Giuseppe Monaco

Law by Decree, Law of Conversion and Law of Amnesty Reviewed by the Constitutional Court

  • Abstract

Informations and abstract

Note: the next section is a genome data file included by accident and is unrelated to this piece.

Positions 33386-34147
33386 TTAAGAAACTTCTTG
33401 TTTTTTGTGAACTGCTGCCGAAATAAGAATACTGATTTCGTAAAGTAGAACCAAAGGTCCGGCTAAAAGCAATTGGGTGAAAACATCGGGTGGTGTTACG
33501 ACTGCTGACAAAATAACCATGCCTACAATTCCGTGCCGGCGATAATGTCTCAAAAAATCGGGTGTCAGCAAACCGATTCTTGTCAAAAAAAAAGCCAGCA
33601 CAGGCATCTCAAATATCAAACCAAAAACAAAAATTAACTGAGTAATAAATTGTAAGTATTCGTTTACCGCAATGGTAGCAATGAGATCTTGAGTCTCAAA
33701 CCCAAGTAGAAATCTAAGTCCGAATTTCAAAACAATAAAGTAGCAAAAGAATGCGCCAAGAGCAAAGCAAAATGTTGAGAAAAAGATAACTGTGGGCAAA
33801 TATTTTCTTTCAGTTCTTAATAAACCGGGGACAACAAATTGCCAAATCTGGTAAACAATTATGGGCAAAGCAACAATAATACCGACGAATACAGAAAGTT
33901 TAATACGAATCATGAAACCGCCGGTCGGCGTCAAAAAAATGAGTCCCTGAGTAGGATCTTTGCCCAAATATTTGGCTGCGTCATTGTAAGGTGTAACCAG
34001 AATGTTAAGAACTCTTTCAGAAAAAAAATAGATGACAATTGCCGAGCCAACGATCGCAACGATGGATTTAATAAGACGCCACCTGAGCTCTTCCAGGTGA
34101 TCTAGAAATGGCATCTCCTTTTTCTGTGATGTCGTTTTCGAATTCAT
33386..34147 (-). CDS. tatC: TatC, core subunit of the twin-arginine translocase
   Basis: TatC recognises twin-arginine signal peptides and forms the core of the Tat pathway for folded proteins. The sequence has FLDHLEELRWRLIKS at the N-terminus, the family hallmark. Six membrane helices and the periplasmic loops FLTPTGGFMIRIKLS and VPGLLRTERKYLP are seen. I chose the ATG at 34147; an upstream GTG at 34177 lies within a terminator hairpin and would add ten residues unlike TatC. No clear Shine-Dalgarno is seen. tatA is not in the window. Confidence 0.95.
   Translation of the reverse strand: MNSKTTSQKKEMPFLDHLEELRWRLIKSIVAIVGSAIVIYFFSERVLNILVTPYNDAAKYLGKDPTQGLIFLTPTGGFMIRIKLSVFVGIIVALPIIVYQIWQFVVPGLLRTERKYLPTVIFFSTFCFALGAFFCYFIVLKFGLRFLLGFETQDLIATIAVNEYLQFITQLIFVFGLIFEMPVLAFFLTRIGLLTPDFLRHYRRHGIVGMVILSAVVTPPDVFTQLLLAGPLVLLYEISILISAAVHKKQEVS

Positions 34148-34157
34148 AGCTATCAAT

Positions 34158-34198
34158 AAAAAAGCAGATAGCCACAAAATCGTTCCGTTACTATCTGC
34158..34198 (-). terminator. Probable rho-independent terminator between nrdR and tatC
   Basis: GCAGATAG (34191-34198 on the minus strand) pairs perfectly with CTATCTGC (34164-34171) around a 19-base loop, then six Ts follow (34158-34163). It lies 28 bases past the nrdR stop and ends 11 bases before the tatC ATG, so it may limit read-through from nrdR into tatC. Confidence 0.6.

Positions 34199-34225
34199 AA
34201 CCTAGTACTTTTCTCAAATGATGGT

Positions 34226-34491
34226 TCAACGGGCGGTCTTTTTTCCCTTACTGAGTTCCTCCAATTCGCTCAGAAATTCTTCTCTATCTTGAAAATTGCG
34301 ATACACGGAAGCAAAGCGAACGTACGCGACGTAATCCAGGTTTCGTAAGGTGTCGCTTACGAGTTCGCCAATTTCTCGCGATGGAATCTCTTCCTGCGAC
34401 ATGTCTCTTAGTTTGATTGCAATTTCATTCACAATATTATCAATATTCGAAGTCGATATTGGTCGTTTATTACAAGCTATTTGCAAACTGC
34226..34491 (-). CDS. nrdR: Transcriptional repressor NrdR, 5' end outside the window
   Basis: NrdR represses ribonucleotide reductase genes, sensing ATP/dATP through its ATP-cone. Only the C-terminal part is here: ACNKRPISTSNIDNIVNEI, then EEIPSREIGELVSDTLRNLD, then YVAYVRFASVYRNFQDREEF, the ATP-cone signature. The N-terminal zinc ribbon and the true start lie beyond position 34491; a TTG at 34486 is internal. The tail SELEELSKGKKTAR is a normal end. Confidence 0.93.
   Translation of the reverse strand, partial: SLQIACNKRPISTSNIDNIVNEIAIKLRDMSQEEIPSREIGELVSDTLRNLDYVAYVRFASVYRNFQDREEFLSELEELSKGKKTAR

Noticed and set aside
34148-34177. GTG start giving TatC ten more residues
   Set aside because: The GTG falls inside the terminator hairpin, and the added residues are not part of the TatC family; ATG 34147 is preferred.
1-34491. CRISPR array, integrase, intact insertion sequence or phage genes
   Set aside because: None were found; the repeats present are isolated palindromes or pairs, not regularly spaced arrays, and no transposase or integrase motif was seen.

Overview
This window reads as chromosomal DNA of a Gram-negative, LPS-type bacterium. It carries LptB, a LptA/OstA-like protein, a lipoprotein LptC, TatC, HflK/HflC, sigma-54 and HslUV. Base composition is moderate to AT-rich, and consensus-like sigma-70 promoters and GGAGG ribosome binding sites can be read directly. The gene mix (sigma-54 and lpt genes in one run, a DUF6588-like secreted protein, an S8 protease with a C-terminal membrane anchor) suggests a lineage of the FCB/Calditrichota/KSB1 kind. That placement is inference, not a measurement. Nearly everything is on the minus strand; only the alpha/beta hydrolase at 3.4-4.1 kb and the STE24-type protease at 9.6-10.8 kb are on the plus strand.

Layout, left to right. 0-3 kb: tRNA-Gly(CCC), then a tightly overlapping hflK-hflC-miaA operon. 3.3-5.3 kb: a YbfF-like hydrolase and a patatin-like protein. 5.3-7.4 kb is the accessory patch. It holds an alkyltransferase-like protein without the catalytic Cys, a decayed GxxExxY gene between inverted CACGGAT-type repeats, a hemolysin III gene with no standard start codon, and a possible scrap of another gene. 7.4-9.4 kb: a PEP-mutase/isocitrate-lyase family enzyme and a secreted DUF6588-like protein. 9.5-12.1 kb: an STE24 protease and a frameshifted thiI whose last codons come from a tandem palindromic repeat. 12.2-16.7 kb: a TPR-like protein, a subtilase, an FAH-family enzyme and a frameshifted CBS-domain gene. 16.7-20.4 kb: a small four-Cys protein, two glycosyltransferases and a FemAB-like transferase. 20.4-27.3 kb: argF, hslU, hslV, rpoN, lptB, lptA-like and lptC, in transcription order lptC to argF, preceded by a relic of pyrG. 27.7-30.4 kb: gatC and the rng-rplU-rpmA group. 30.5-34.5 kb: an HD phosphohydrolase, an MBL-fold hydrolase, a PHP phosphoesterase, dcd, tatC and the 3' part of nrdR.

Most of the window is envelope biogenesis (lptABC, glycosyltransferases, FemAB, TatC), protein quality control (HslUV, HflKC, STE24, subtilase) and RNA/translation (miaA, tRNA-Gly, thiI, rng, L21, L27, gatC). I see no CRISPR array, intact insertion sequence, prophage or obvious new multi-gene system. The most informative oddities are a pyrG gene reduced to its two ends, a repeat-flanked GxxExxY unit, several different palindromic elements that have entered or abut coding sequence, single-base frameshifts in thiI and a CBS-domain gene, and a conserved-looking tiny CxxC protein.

The work sets out to highlight certain profiles of the issue of urgent decrees that continue to give rise to perplexity and concern in the doctrine and, at the same time, to verify the role filled by constitutional jurisprudence in this delicate sector. Attention is focussed in particular on Sentence No. 171/2007, with which the Court - in bringing to a conclusion a not always consistent line of reasoning, continuing a process already begun with well-known sentence No. 29/1995 - declared unconstitutional a law by decree already converted into law, owing to a lack of the presuppositions of necessity and urgency. The arguments used by the Court - above all those concerning the distribution of competencies between Parliament and Government in terms of primary sources, in addition to discourse on the difference between law of conversion and ordinary law as per Art. 70 of the Constitution - appear subject to further applications. On the one hand, it could be maintained that even the legal flaw of unlawful reiteration may be transferred to the law of conversion; on the other hand, it would be possible to reconsider the relation between law by decree and law for regulating the relations arisen during the time when the law by decree, since lapsed, was in force, hypothesising a transfer of the question of constitutionality to the law as per the final section of Art. 77, including in the case of legal flaws proper to the decree.

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